Exploring Tooth Abscess: Stages, Symptoms, and Treatments
The presence of an abscess tooth indicates the presence of an infection. It’s a sign that should not be ignored, as this condition can be life-threatening. Common dental problems like tooth decay, gum disease, and fractured teeth can lead to a tooth abscess.
Types of Abscessed Tooth
There are several different types of tooth abscesses depending on their location in the mouth. In this paragraph we will discuss the various types, including periodontal, gingival, pericoronal, periapical, and combined periodontic-endodontic abscesses.
Periodontal abscesses are often located on the gums near a tooth’s root. This type of abscess often significantly impacts the tooth’s surrounding tissue and bone. One of the main causes of a periodontal abscess is gum disease.
A gingival abscess can be found on the gum tissues. This infection typically does not affect the tooth or its’ supporting structures.
A pericoronal abscess is usually found on the gum tissue surrounding the dental crown portion of a partially or fully erupted tooth. This type of abscess is sometimes referred to as a wisdom tooth abscess due to its common association with impacted wisdom teeth.
A periapical abscess can be found at the tip of a tooth’s root. Bacteria that have spread and infected the inside layer of a tooth, the dental pulp, will often invade the tooth’s root. This can cause infection and swelling around the root which can eventually destroy the surrounding bone too.
Combined Periodontic-Endodontic Abscess
Combined periodontic-endodontic abscesses typically impact a specific tooth or multiple teeth in one area. The bacterial infection may come from the dental pulp, the surrounding periodontal tissues, or both.
Stages of Tooth Abscess
There are several tooth abscess stages that continue to progress if left untreated. It is important to familiarize yourself with tooth abscess stages pictures so that you can be aware of what to look out for in your mouth. The earlier you treat a dental abscess, the more likely you are to stop the infection from spreading.
Tooth enamel is the outermost layer of teeth. If bacteria buildup in the mouth, they form a sticky film known as dental plaque, which can break down tooth enamel and cause it to decay. Over time, this can lead to the development of pus and form a dental abscess. Without proper oral hygiene to thoroughly eliminate plaque from your teeth and gums, you will be at a high risk to develop dental disease.
The dentin is the second layer of teeth positioned right underneath the dental enamel. Dentin is much softer and more susceptible to decay than dental enamel. Once the dentin is penetrated, bacteria can spread fast, and you will likely develop tooth sensitivity and other uncomfortable symptoms.
Tooth Pulp Infection
The innermost layer of teeth is the dental pulp. The pulp contains blood vessels and nerve endings which can trigger pain if penetrated by bacteria. Bacteria can destroy the nerves within the tooth causing them to die and cause the formation of a dental abscess.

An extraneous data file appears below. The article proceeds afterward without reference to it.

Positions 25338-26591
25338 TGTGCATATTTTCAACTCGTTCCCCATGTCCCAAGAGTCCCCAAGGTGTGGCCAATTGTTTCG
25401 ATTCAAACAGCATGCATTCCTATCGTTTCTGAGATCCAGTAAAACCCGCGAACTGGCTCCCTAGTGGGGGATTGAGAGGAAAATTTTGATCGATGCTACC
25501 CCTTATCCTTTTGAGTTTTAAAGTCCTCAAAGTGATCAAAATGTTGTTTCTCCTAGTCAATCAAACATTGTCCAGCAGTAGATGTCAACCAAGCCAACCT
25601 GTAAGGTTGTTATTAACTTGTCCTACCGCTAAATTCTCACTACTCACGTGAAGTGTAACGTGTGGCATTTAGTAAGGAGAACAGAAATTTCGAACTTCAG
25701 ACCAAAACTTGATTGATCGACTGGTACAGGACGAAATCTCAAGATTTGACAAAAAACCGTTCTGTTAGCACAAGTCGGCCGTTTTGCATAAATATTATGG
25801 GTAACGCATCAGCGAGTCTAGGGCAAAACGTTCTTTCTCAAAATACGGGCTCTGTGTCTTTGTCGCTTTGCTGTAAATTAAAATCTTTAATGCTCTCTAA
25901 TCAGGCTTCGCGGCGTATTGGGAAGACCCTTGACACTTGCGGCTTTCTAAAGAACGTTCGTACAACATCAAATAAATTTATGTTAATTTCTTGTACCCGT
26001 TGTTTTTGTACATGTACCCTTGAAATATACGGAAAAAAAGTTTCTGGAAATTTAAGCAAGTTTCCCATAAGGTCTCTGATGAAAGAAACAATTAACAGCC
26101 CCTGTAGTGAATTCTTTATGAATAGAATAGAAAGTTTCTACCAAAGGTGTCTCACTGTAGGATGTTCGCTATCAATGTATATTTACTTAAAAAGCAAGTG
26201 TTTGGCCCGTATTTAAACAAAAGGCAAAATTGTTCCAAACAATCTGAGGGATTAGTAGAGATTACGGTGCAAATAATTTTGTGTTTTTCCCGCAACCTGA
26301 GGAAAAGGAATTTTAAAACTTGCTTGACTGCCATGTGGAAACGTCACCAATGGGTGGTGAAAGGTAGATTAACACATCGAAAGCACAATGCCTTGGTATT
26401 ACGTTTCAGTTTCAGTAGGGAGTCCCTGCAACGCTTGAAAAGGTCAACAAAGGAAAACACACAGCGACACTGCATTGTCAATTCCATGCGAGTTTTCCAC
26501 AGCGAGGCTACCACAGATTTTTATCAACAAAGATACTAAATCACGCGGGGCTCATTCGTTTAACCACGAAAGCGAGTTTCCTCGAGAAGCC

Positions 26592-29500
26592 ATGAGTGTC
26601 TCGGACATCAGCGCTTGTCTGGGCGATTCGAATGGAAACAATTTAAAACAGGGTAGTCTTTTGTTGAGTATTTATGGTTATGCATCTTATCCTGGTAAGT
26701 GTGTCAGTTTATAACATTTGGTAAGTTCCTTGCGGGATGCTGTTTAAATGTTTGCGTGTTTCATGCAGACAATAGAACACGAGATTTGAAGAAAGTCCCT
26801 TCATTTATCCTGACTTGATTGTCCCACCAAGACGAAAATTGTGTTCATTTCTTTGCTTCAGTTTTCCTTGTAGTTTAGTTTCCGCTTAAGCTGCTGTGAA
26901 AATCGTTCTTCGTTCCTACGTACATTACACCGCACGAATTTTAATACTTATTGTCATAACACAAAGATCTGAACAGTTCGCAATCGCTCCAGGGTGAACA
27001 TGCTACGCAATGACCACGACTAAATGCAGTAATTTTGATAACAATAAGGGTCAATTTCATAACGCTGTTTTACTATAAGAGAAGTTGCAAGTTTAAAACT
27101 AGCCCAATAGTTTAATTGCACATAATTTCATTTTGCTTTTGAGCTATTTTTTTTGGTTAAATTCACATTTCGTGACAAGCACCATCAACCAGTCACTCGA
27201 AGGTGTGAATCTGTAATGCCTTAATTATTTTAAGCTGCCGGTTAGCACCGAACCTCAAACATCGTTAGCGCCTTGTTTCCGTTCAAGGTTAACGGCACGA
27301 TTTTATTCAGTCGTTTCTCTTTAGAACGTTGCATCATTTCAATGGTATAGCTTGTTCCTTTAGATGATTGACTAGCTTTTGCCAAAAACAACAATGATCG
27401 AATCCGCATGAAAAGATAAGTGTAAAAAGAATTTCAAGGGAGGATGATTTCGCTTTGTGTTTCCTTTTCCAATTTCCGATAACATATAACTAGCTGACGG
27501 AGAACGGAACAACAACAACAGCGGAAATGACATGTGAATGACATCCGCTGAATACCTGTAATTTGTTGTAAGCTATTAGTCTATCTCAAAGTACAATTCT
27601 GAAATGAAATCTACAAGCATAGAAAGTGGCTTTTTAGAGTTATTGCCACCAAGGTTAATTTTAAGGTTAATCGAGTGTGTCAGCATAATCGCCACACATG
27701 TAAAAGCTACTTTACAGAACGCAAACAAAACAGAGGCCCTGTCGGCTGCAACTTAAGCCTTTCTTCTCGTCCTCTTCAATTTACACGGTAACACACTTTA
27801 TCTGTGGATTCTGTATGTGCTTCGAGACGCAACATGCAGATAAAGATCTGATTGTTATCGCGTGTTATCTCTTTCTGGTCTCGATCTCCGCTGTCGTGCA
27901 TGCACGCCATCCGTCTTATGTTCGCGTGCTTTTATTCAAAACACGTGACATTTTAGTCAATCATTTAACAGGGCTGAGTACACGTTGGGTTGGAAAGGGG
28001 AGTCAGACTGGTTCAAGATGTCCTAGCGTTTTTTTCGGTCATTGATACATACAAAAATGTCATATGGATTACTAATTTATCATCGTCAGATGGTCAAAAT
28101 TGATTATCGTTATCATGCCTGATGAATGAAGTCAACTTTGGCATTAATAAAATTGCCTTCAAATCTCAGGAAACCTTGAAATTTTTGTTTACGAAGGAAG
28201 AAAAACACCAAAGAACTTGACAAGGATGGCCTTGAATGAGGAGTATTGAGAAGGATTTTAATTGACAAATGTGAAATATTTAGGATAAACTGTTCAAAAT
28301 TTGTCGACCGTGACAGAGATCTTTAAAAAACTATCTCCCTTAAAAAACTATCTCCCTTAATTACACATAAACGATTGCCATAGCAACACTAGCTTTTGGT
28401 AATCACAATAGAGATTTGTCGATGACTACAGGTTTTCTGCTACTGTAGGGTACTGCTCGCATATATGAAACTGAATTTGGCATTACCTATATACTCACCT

As tooth decay progresses and bacteria continues to spread throughout the tooth, the formation of an abscess will begin. Dental abscesses can continue to penetrate deep into the gums and jawbone. The formation of an abscess typically is accompanied with gum redness, swelling, and pain.
In extreme cases, an untreated abscess will ultimately result in tooth loss. You will likely experience throbbing pain and notice tooth mobility. The dental abscess erodes the jawbone that supports teeth, and when deteriorated can lead to tooth loss.
What Does a Tooth Abscess Feel Like?
Individuals can present with various tooth abscess symptoms. It is important to pay attention to these signs and symptoms and seek immediate medical attention if you are experiencing any of the following:
- Throbbing, Constant Tooth Pain - It is common to feel a throbbing pain that lingers in the area of the affected tooth. The pain can gradually worsen and spread to other areas of you head and neck.
- Discomfort when Chewing - An abscessed tooth can be painful and make it hard for you to chew. You may notice loss of appetite due to oral pain.
- Fever - As infection spreads, you may develop a fever. You may feel other flu-like symptoms and in general feel unwell.
- Face, Cheek & Neck Swelling - The appearance of face, cheek, and neck swelling can be a concerning symptom and should be addressed immediately. Swelling in these areas can make it hard for you to breathe and can become life-threatening.
- Jaw Lymph Nodes Swollen - A tooth abscess can trigger an inflammatory response that leads to jaw lymph node swelling. You may notice small lumps near your jawline and neck.
- Bad Breath - Persistent bad breath is commonly caused by a bacterial infection. Pus within the abscess contains odor-producing bacteria that causes bad breath.
- Bitter Mouth Taste - An abscess is filled with pus that contains lots of bacteria. As the pus drains it can leave a bitter taste within your mouth.
- Loose Tooth - A dental abscess can destroy the jawbone and cause tooth mobility. If left untreated, the abscess can result in tooth loss.
- Breathing /Swallowing Issues - The bacterial infection from the tooth can spread to your throat and neck region. Swollen tissues can block your airway, which is a life-threatening emergency.
- Puffy Gums - A tooth abscess creates an inflammatory response within the body that leads to oral swelling. This can make your gums appear puffy, red, and cause them to pull away from the teeth.
- General Discomfort in Mouth - A dental abscess can cause general discomfort in the mouth. It may be hard to speak, eat, and perform normal daily functions due to the pain.
- Tooth, Gum Sensitivity - An abscess can cause tooth and gum sensitivity. It will often hurt to chew and you may be sensitive to hot, cold, or sweet foods and beverages.
- Gum Bump like a Pimple - A gum bump that resembles a pimple is a tell-tale sign of an abscess tooth. The bump is filled with bacterial pus and causes swelling of the gum tissues.
What Causes Tooth Abscess?
Wondering what causes an abscess tooth? There are several causes worth noting, all of which can be prevented with good oral and lifestyle habits.
- Tooth Decay - Tooth decay, also known as cavities, is primarily caused by oral bacteria that destroy your teeth and gums. The bacteria produce harmful acids and can lead to infections including a tooth abscess.
- Poor Oral Hygiene - Poor oral hygiene is a common cause of many oral issues, including dental abscesses. It is necessary to regularly brush, floss, and visit your dentist to maintain oral health.
- Damaged Teeth - Teeth that are broken, fractured, or injured can allow bacteria to invade the tooth. If not treated, the bacteria can spread into the layers of the tooth and cause a dental abscess.